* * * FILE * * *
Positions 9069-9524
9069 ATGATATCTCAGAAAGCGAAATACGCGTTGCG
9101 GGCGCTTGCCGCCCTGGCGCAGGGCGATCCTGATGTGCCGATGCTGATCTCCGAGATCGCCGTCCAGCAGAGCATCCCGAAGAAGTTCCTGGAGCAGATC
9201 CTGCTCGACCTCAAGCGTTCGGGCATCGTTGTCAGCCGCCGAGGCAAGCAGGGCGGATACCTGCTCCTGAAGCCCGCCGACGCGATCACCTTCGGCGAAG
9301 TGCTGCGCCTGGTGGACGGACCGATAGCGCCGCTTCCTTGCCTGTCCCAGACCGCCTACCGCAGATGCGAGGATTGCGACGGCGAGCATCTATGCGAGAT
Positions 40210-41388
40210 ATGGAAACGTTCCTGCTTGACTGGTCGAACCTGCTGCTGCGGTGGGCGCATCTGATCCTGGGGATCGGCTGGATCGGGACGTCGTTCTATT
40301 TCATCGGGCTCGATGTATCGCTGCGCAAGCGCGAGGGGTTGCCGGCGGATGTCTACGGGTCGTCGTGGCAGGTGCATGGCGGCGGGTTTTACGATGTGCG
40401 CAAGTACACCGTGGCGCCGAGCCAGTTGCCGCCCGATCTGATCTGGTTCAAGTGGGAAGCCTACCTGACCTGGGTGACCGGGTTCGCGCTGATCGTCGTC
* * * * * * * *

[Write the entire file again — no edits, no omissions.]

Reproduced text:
Positions 9069-9524
9069 ATGATATCTCAGAAAGCGAAATACGCGTTGCG
9101 GGCGCTTGCCGCCCTGGCGCAGGGCGATCCTGATGTGCCGATGCTGATCTCCGAGATCGCCGTCCAGCAGAGCATCCCGAAGAAGTTCCTGGAGCAGATC
9201 CTGCTCGACCTCAAGCGTTCGGGCATCGTTGTCAGCCGCCGAGGCAAGCAGGGCGGATACCTGCTCCTGAAGCCCGCCGACGCGATCACCTTCGGCGAAG
9301 TGCTGCGCCTGGTGGACGGACCGATAGCGCCGCTTCCTTGCCTGTCCCAGACCGCCTACCGCAGATGCGAGGATTGCGACGGCGAGCATCTATGCGAGAT
Positions 40210-41388
40210 ATGGAAACGTTCCTGCTTGACTGGTCGAACCTGCTGCTGCGGTGGGCGCATCTGATCCTGGGGATCGGCTGGATCGGGACGTCGTTCTATT
40301 TCATCGGGCTCGATGTATCGCTGCGCAAGCGCGAGGGGTTGCCGGCGGATGTCTACGGGTCGTCGTGGCAGGTGCATGGCGGCGGGTTTTACGATGTGCG
40401 CAAGTACACCGTGGCGCCGAGCCAGTTGCCGCCCGATCTGATCTGGTTCAAGTGGGAAGCCTACCTGACCTGGGTGACCGGGTTCGCGCTGATCGTCGTC